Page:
ERIC Number: ED163416
Record Type: RIE
Publication Date: 1978-Aug
Reference Count: 0
Opportunities to Use Family Resource for Reading in the Developing Countries of Africa.
McSwain, Martha I. B.
As the strongest, most cohesive, and most viable societal unit, the African family has a great impact on literacy and reading. Many different types of family structure exist in Africa, and individuals frequently feel a strong sense of responsbility for the children of their servants and for members of their age, ethnic, religious, and social groups. Children are considered a valuable family resource, with male children regarded as a special asset (although females are regarded highly among the few matrilineal groups); elders are held in high esteem; and money is scarce. Parents' attitudes toward reading and education are highly positive. Among the resources that bring the language of literacy into the home are fathers, other adult models, siblings, and the radio. In cases where a family can afford to send only some children to school, those who attend school can bring limited functional literacy to adults in the extended family. Age groups have contributed greatly to educational development. Inequities exist among ethnic groups, due to the rejection by some groups of the language of literacy. (Two stories are included: one showing how a school girl has transmitted medical and agricultural information to adults in her village, and another written by a school boy about his first day at school.) (GW)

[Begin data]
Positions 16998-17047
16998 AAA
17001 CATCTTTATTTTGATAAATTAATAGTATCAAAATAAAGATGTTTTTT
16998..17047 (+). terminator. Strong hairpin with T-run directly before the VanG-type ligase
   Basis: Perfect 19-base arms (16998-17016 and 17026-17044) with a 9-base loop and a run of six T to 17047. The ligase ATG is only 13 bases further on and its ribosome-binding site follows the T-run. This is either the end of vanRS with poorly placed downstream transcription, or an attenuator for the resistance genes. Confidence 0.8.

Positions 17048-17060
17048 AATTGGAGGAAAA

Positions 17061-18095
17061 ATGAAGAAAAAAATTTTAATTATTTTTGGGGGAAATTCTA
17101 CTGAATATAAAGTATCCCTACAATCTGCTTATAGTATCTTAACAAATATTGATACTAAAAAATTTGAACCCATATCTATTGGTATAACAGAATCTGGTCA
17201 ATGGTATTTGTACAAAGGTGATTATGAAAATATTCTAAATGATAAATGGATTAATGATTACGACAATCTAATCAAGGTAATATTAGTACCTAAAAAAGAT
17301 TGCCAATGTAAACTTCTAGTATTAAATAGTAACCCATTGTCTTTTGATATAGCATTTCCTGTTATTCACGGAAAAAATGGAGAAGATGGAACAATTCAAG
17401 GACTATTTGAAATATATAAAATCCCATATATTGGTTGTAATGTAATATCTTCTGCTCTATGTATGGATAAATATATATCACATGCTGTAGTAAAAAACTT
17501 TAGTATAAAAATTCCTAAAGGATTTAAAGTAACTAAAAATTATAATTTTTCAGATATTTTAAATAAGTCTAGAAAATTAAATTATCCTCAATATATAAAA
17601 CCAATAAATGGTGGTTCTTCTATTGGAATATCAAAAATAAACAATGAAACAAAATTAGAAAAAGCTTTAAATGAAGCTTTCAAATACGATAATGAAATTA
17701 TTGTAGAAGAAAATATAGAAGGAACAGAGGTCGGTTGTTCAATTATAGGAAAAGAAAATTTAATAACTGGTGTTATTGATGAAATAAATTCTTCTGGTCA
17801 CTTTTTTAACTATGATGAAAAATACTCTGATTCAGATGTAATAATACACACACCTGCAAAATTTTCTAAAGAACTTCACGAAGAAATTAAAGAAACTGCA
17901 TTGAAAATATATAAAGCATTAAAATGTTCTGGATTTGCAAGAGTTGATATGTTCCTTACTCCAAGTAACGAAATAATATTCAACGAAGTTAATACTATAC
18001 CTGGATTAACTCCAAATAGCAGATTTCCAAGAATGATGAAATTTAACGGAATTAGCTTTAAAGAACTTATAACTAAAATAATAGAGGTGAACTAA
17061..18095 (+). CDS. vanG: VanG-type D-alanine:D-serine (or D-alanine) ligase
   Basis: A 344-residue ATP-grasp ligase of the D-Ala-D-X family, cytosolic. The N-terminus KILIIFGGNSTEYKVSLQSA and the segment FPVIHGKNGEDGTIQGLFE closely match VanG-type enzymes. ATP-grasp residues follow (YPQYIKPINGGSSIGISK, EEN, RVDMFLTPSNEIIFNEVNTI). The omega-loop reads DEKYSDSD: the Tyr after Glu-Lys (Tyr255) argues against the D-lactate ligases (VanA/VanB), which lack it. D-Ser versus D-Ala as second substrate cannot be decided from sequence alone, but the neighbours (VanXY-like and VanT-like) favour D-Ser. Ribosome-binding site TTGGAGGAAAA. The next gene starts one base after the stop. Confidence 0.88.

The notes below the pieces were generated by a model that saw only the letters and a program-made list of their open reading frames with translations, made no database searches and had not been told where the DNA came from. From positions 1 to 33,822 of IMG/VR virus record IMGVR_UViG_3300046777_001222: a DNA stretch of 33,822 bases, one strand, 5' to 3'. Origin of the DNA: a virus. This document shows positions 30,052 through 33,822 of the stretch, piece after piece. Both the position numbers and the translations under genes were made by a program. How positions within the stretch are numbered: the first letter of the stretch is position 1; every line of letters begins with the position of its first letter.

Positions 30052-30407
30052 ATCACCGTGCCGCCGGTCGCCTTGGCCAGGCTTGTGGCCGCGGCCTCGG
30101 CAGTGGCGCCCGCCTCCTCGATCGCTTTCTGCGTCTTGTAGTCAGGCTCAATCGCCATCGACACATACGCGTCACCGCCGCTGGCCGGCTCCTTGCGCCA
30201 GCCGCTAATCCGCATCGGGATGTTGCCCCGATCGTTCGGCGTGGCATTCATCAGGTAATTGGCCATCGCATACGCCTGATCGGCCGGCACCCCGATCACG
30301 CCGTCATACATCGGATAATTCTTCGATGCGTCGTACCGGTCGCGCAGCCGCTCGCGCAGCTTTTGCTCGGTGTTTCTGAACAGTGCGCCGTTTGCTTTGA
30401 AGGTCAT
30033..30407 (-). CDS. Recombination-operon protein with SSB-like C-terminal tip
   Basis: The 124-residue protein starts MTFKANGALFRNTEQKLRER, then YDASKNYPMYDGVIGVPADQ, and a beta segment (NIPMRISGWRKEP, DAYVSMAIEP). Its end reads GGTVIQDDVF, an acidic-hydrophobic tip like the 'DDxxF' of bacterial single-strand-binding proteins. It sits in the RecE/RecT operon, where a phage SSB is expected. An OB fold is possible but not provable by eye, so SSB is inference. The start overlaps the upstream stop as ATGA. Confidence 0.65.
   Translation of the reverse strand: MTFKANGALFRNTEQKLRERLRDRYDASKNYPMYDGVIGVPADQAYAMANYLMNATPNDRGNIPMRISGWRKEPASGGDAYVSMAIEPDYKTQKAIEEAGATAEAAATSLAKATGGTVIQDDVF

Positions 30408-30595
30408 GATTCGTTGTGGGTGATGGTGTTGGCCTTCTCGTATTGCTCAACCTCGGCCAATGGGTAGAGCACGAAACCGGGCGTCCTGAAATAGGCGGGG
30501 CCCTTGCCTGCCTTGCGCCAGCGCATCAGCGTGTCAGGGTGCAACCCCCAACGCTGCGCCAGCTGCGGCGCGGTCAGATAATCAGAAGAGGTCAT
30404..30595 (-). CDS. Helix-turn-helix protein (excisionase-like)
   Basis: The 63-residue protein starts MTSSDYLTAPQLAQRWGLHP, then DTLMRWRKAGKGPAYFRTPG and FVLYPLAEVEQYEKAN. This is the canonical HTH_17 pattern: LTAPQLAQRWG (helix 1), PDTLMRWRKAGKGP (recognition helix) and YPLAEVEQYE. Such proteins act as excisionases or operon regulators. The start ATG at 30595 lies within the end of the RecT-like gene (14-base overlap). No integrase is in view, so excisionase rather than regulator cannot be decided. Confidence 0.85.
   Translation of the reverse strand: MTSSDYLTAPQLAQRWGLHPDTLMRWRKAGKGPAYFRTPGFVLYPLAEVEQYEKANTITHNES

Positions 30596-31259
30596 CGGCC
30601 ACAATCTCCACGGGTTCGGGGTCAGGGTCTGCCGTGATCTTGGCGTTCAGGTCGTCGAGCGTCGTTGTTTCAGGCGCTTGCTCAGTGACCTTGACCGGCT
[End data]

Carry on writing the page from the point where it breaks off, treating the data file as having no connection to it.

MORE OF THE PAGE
Publication Type: Speeches/Meeting Papers
Education Level: N/A
Authoring Institution: N/A
Note: Paper presented at the Annual Meeting of the International Reading Association World Congress on Reading (7th, Hamburg, West Germany, August 1-3, 1978)